12. >Congrats on the BQ! You sure know how to finish a race 🙂 Maybe whatever hit you is related to the quick travel?I would run the other race since you already registered but feel free to take it easy and enjoy it. The way I understand a BQ is that it is valid for a period of time regardless of how bad you do in subsequent races, so your Berlin BQ should get you into Boston regardless of what happens next!

  13. >congrats on the BQ!!! no matter how you look at it you still got there and thats the most important 🙂 you did NOT give up, you are amazing!!! I think if you are going to run Bizz just run for FUN… I ran SD 4 weeks after Eugene (which I felt was my worse race ever) and SD was my PW by a lot, but I totally gained back the love of the marathon by just running it with no expectations and helping out my friends. Be careful though, it does take a toll on your body.CONGRATS again, you are amazing 🙂

  14. >I think you know you've arrived as a runner when you can perform well at your absolute worst. Sounds like you've arrived to me.Congrats on the BQ! If you decide to run the Bizz, I agree with the others, make it a celebration…no pressure…running just for the pure joy of it is good therapy. It will help you remember why you run at all.

  15. >now this is just how crazy we runners are. you accomplished everything you went into berlin to do…but you're not happy about it because of a whole list of little glitches! petra…pat yourself on the back, celebrate, stop beating yourself up. you were GRAND! looking forward to further adventures.

  16. >Petra your race reports always give me goosebumps!!!!! CONGRATS! you fought hard and you did it!!! I sometimes this PR and especially a BQ are so much better when you fight hard and it doesn't go exactly as planned. If all races went smoothly and as planned I don't think we'd keep coming back for more :)In terms of doing another marathon so close together I say take your time and just let this one soak in a bit before you make a decision. CONGRATS again! Looking forward to seeing you in a few weeks 🙂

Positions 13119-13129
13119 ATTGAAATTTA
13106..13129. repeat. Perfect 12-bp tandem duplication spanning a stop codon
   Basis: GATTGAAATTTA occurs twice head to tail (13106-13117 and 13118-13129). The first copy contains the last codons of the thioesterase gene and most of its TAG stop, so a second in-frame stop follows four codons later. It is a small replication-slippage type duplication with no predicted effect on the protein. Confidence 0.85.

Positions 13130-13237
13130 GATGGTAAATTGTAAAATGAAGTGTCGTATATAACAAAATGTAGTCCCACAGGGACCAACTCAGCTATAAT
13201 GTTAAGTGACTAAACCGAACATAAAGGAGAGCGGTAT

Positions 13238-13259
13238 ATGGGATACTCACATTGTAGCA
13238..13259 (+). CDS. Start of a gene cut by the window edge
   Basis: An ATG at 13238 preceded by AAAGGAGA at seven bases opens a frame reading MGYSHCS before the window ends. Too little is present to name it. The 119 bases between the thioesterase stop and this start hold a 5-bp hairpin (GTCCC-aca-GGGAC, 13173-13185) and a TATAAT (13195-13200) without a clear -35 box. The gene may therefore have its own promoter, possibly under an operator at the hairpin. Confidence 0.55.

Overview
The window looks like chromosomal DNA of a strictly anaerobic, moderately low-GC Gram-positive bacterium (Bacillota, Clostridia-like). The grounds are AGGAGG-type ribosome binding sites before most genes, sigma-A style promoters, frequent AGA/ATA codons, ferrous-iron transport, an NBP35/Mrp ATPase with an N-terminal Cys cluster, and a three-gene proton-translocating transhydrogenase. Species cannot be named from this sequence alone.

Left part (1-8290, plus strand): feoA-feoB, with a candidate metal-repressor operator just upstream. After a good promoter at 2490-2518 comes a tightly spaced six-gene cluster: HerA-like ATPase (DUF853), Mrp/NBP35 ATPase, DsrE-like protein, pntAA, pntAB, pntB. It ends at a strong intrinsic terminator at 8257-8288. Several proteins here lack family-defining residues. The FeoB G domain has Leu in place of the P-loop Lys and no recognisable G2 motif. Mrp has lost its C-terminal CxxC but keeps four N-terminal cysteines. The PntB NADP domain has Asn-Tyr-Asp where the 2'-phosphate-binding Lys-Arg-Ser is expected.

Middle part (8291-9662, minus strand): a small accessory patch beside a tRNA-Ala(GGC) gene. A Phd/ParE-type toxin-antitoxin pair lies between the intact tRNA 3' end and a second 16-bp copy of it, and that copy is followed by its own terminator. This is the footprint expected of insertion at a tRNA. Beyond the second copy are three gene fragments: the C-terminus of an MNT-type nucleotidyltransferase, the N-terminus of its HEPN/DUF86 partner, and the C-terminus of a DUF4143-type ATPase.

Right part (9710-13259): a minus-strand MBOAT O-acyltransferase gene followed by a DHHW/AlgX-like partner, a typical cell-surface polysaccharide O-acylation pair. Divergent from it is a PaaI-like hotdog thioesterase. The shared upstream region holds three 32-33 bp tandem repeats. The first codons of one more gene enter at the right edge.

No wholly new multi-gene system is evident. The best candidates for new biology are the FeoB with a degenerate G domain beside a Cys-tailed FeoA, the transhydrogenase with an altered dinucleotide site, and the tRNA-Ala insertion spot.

17. >Wow, highs and lows…. Amazing that you BQ'd in the race you felt you failed in… isnt it ironic? (break into song here…) I think you've probably had a chance to reflect now and are probably feeling better about your performance. You've got to be feeling proud of your determination to keep at the race after seeking the medical tent. You've my admiration, but I hope you skive off the marathon and join us for a little 10k WWFOR!

  18. >This is long overdue, since I have already emailed with you but it bears saying again…….CONGRATULATIONS!I think Aron made a most excellent point. You did NOT give up. Those are the threads that you're made of, sister!

  19. >Hi there! Just responding to your comment – thanks so much! I am going to post on the wedding and upcoming race (yow!) very soon. I had so much fun with all of our mutual bloggers. I have to admit I've been a bad blog reader lately with all of the "stuff" happening lately so I need to catch up on your life!

  20. >If you get a place in Boston, YOU TAKE IT…. You have no reason to feel like a failure. Petra… Don't be harsh to yourself… My sincere congratulations. Focus on your BQ and on overcoming the obstacles at the beginning of the race…. Just think on how close a DNF was and still you got your BQ. That requires courage my friend.